LGO Energy’s revenue nearly halved last year while it went through a “transitional” period due to restrictions on growth.
Bosses at the firm, which has assets in Spain and Trinidad, blamed the constraints of a loan default on the inability to deploy capital on the Goudron operations on the Caribbean island.
Revenue dropped from 2015’s year end of £9.8million to £4.6million at year end 2016.
Loss before taxation remained roughly flat year on year £11.8million – a slight increase on 2015’s recorded loss of £11.4million.
However the chairman and chief executive Neil Ritson claims that the company’s reputation has been preserved through “careful management” of relationships with investors.
The firm said its focus in 2016 was on restructuring and improving its liquidity through the reduction of costs.
Other strategies to get the company back on track includes the renegotiation of the terms of its banking facility and through making payments to major creditors by way of shares and equity placements.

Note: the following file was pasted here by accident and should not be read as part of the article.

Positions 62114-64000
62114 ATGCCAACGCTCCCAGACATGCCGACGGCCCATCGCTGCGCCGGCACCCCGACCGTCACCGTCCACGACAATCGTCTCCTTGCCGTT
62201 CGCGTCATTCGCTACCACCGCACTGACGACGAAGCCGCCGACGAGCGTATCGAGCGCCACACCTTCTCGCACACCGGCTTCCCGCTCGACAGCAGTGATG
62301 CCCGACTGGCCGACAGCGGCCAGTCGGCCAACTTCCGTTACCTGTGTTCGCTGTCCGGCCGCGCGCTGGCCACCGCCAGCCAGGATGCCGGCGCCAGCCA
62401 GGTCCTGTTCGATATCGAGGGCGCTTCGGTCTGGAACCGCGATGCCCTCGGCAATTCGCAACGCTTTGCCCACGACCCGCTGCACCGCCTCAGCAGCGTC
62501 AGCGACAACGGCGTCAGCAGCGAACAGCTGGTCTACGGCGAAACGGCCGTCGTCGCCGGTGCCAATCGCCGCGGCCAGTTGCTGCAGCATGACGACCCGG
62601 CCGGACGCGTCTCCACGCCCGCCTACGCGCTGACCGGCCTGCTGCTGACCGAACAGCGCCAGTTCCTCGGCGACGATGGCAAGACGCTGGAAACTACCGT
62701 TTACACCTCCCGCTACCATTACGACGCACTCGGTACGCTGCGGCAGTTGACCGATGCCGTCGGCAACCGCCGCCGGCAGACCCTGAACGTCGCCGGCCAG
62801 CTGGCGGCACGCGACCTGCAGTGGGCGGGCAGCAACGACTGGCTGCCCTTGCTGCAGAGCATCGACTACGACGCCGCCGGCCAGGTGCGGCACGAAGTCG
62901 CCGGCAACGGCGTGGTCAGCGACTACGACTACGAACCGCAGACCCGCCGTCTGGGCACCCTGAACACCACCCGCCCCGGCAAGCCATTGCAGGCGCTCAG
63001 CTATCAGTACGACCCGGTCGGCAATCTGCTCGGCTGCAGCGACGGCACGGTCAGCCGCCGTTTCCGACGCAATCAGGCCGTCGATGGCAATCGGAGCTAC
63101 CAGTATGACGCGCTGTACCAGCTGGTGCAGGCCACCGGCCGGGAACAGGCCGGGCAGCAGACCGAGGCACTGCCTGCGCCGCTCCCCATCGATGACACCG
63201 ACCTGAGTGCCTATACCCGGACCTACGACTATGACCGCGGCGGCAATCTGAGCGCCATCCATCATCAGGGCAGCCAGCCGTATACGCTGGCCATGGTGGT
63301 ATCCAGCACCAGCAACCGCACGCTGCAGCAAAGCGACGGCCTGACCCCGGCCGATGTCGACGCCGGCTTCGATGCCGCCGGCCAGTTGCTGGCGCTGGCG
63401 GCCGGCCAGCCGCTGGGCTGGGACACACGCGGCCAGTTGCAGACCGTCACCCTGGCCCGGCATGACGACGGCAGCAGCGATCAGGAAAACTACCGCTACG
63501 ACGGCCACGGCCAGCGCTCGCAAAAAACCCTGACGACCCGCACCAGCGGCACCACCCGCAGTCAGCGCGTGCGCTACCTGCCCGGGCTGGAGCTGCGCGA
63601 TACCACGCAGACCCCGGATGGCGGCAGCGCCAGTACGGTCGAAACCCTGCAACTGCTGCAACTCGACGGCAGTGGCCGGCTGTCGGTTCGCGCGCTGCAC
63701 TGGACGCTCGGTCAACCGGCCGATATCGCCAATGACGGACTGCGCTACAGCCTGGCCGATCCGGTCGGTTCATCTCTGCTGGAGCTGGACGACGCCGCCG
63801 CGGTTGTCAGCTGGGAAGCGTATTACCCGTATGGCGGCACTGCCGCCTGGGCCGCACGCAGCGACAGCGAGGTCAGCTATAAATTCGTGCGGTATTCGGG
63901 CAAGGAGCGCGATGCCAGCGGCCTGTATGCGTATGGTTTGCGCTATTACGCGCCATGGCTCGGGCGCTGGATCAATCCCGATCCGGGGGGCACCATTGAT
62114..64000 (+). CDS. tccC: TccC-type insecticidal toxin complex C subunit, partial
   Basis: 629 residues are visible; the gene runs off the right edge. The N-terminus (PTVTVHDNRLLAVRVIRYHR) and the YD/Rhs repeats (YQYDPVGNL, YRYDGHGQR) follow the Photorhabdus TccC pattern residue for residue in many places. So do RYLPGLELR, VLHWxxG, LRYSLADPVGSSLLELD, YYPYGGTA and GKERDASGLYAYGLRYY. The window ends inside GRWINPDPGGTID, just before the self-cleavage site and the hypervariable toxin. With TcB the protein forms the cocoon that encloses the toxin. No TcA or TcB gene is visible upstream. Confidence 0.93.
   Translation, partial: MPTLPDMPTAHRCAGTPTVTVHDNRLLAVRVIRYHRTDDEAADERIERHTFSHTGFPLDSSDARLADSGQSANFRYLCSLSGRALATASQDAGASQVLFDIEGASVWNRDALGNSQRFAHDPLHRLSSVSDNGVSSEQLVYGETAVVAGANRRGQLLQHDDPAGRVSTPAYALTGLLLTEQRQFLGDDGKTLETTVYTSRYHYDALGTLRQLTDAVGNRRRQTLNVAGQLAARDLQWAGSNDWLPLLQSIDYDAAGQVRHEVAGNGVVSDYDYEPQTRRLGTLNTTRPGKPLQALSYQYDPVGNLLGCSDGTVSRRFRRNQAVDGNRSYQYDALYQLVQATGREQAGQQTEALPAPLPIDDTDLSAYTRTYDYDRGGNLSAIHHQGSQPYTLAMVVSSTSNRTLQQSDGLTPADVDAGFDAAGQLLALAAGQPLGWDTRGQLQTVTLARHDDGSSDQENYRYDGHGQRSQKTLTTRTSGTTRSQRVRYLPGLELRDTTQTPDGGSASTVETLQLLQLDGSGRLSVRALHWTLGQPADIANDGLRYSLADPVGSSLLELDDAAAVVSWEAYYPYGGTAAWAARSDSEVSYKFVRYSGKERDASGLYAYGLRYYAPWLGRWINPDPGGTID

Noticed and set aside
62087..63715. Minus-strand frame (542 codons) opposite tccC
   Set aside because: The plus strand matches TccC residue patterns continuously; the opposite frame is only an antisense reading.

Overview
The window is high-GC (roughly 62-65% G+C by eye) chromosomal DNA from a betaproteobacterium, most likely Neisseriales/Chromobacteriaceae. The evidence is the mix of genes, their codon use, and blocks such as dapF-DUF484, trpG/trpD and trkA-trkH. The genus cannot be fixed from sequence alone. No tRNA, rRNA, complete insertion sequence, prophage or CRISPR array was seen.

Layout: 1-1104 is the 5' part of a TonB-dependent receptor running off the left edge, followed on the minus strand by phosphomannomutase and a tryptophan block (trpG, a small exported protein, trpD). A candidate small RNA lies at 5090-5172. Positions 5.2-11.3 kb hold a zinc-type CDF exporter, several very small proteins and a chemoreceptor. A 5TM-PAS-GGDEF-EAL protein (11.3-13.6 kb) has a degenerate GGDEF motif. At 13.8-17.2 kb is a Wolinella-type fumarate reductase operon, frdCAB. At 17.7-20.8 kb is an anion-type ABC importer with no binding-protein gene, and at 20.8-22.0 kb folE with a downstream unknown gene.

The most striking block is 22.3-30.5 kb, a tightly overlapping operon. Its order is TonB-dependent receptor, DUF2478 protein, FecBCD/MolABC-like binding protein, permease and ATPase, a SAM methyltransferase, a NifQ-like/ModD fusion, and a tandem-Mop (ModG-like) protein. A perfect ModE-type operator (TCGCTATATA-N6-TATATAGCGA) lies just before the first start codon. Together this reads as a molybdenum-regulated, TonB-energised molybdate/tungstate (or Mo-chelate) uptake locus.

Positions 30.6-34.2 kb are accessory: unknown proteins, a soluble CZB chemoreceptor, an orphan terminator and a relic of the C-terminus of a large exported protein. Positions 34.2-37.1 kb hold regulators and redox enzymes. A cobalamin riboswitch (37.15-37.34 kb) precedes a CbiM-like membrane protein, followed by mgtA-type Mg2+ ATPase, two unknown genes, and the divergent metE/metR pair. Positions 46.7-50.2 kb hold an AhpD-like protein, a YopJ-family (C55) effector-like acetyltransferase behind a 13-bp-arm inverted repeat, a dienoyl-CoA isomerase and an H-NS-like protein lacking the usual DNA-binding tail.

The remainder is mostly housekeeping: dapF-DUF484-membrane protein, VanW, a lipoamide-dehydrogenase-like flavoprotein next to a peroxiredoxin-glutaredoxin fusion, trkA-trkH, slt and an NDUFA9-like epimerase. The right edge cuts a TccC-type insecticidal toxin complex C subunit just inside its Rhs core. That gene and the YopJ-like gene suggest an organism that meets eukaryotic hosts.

In its year end statement, LGO said it had entered 2017 with “renewed optimism” due to high commodity prices and the recommencement of drilling operations at the Goudron field.
The firm claim this could put the company “back on a trajectory to profitability”.
In the South West Peninsula of Trinidad the company has continued to advance its lease holding towards drilling and has extended the exclusivity over certain leases in order to seek private petroleum licences.
In March 2017 work started on assimilating the Bonasse Field operations into the Company’s operations with the first oil having been successfully delivered at the beginning of May 2017.
As 2017 progresses it is intended to finalise all lease acquisitions and to progress towards a full independent verification of the Company’s previous prospect generation work with a view to seeking a partner for future drilling.